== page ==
How can I not dwell on memories of this amazing angel with whom I shared most of my days???

I’ve tried to not think about her and get on with life. But you know something? It’s not possible and days with memories — even painful memories — are better than days without.

They say that pain makes you stronger. If that’s true, look out.

Sometimes I really wonder how I can possibly get out of bed in a world without her.

But don’t worry. I do. My mission in life is to take care of the kids. I know they need me, and they will get me.

But beyond that, sometimes all I want to do is stay in bed with the pain sitting on my chest.

Because to skip the pain would mean to forget just how much she meant to me.

And I won’t do that.

Yarden Frankl, Neve Daniel



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  1. carla friedman says:

    Don’t listen to them. Those memories are so precious and make you smile as well as laugh. DO what you feel is best and write about her. When you write you share her with us and your children. Love to you all.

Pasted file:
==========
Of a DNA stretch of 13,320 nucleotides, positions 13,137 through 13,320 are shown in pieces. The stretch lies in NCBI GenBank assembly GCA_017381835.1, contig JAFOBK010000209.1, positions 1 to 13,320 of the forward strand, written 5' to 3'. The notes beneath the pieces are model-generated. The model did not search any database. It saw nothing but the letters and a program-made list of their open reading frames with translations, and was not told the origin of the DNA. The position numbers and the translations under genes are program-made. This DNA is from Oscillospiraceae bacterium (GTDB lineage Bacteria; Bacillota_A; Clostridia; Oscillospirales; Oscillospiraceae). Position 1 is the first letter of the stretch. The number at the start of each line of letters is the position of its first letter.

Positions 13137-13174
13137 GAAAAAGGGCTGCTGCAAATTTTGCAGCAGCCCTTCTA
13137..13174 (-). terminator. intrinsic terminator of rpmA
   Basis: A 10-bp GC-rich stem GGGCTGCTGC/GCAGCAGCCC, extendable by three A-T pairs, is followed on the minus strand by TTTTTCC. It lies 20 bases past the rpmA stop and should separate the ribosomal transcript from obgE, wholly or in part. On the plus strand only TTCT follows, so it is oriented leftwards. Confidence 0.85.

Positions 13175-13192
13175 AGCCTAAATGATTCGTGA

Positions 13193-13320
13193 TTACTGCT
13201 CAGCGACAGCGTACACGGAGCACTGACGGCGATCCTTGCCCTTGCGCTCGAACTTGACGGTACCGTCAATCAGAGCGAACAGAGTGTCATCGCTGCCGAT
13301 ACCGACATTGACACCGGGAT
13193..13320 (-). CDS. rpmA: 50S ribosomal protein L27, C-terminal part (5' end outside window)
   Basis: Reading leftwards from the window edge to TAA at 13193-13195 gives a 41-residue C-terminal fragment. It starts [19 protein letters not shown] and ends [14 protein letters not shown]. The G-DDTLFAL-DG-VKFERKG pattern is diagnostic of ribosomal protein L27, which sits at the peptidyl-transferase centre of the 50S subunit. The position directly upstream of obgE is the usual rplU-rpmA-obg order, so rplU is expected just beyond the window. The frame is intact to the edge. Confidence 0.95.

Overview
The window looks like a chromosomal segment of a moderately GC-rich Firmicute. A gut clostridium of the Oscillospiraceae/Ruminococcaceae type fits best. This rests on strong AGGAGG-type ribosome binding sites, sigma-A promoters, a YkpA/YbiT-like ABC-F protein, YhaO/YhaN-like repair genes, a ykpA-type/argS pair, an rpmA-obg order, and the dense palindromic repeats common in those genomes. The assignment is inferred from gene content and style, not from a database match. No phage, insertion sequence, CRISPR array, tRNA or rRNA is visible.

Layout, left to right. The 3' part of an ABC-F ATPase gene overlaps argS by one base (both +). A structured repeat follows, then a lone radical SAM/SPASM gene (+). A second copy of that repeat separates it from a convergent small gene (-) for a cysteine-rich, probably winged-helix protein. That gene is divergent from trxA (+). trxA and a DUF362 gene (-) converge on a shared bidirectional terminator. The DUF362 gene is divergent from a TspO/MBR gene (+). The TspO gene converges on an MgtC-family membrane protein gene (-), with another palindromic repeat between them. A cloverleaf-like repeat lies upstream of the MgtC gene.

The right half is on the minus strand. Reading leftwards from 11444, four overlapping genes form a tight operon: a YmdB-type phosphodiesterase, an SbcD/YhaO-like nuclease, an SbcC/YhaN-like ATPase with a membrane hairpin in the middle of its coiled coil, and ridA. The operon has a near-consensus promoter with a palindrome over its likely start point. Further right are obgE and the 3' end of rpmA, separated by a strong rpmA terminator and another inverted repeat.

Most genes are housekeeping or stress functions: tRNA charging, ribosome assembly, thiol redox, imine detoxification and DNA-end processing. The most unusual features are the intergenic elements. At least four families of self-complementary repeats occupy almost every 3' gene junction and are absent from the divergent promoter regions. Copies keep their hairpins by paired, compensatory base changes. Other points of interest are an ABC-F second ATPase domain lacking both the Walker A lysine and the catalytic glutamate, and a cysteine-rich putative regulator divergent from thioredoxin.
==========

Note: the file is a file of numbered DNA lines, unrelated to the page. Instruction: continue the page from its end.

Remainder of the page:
2. adrienne cohen says:

    there is no formula for grieving – no right way or wrong way. No one can tell you how to do it. you are fighting the fight in the only way you know how. whatever gets you through the day. wish i had known her, but feel like i did a little thru your blogs. thinking of you and your kids. Adrienne

  3. Heather G says:

    keep writing, keep remembering, keep moving…..

  4. linda says:

    Whoever THEY are dont listen to them. Because THEY have no idea what THEY are talking about! Moving on is not without Stella, she is & will always be with you! The time will come when you will laugh & smile about her as much as you cry for her! Those memories can not be erased so embrace them cause they will surely help you get thru this!

  5. Rachel Stern says:

    Who the hell are “they”??? When my husband, Barry, died — I did a lot of things that “they” thought I should not do. “They” are not the ones who lost Stella or Barry. “They” are not the ones who get to dictate to us how we should deal with our grief. You do what you need to do. Time heals. Over time, you will find new things to do, new people to meet, new places to go. But only when YOU are ready and not when “They” are ready.